Sunday, February 20, 2011

Outside, Over Here


It did not stay quiet for long. In fact our day was so full and busy, I can hardly believe it was only one day. For now, I will reflect on the parts of the day when Maria and I were playing, in the garden, between storms.

I found our box of sidewalk chalk... in the rain, and full of water. Some misfortunes are not as bad as they first appear. While Maria was inside adoring the new the batch of coloring books freshly shipped from Grandma and Grandpa Valentine Boo-Boo, I was overcome by an urge to color too. The water logged chalk acted like pastels, or thick paint. It was fun dragging the creamy chalk across the porous sidewalk. Out came a rainbow, then a chicken, some flowers and vines, a leaping bunny. Then came a phone call, or the dryer buzzer or some other distraction, and I left my sidewalk world to the rain.


I wish you could have heard the exclamation and amazement that came from Maria's being when she turned a corner and found the pictures. She was delighted and confounded, mouth agape and hands gesturing who and how?

Oh, this is such precious age, when she is in awe of the world, and thinks her very own momma is a chalk artist.

She asked, rather solemnly, if she could hang her art with my art, in the sidewalk gallery. And of course I was honored... and so the princess Maria appeared, and more flowers and vines, some grass, and also a cube, which does not appear in the pictures.

I took her picture. And Alex and I were amused by "the stance." My mom has pointed this pose out to me, and yes, it does appear frequently. Casually, we said, "Okay. Now stand another way."


She was perfectly obliging.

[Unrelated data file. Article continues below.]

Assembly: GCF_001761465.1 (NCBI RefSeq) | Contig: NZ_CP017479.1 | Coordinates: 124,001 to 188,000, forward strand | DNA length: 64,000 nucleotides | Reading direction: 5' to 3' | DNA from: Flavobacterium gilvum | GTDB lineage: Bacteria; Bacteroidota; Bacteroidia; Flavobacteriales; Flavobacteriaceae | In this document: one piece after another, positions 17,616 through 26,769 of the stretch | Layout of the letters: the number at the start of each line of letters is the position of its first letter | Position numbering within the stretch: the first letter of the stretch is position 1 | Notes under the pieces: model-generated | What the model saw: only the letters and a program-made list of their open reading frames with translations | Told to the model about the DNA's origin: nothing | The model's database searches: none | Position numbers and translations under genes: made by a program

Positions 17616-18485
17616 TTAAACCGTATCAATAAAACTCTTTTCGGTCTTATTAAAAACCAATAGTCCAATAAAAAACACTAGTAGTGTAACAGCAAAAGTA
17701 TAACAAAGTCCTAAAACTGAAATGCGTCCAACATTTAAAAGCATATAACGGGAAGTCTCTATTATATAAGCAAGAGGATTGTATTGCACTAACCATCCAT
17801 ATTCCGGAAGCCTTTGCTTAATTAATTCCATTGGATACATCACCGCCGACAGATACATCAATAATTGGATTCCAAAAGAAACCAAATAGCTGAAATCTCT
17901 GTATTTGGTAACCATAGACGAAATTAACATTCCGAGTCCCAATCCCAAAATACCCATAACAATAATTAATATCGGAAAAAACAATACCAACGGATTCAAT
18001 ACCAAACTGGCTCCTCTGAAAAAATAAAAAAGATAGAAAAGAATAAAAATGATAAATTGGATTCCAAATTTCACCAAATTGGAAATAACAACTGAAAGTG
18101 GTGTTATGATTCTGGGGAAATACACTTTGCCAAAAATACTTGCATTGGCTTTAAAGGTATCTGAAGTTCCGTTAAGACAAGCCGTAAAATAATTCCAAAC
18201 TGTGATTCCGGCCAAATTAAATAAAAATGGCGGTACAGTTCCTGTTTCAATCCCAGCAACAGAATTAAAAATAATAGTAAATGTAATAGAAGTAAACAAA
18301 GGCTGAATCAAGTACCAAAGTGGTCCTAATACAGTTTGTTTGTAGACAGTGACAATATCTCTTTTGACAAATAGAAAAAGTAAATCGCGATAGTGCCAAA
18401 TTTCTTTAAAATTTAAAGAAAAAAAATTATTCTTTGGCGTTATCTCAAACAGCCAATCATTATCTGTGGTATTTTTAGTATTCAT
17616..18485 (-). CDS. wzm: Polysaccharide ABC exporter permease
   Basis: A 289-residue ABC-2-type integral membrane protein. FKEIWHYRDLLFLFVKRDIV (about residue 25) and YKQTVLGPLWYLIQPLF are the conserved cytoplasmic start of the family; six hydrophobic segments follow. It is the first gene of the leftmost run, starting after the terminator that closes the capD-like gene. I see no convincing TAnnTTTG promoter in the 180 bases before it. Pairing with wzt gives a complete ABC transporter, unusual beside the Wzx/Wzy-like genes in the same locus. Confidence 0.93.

After thirty one days of January Summer, the ground was hard packed and dry. Thank goodness for these new storms, and all the rain. I realized that this would be the perfect time to plant the gifts Geoff and I shared on Valentine's Day.

The earth is soft, and willing to be dug-up. Once again, Maria was back to her coloring books, and I was outdoors playing... this time in the dirt. I added a dozen more nasturtiums to the orchard, while the chicas kept me company. I love to be in their clucky company. They are so silly and amiable when new garden corners are accessible.


Look! A bud. This is very graftifying! <----- I so punny. This bud is from a graft that Doug the Arborist taught me how to do. My uncle was here about a month ago and he came with cuttings, marvelous fruit varieties, that together we added to our young trees. I am so utterly amazed to see them already showing signs of a successful union.


Here is our generous apple tree. This is the third, fourth? bloom she has displayed in a year. We have harvested three times already! I feel like she merits a name.

Do people do this? Name their apple trees? Yes, I think they must. I am thinking "Lucia," or perhaps "Mabel."


This is from another apple tree.
Hmmmmm... one apple, four children. It's a good thing we are not relying on our garden to sustain us.


Which reminds me... I really must plant more peas. When peas are ripening... oh peas! I just know nothing will compare with the deliciousness of these peas! We will want to have plenty, or more than plenty. A plethora of peas, please!


Tending the tender tendrils. Maria came back outside, and together we resumed planting... Hollyhocks and Rosemary.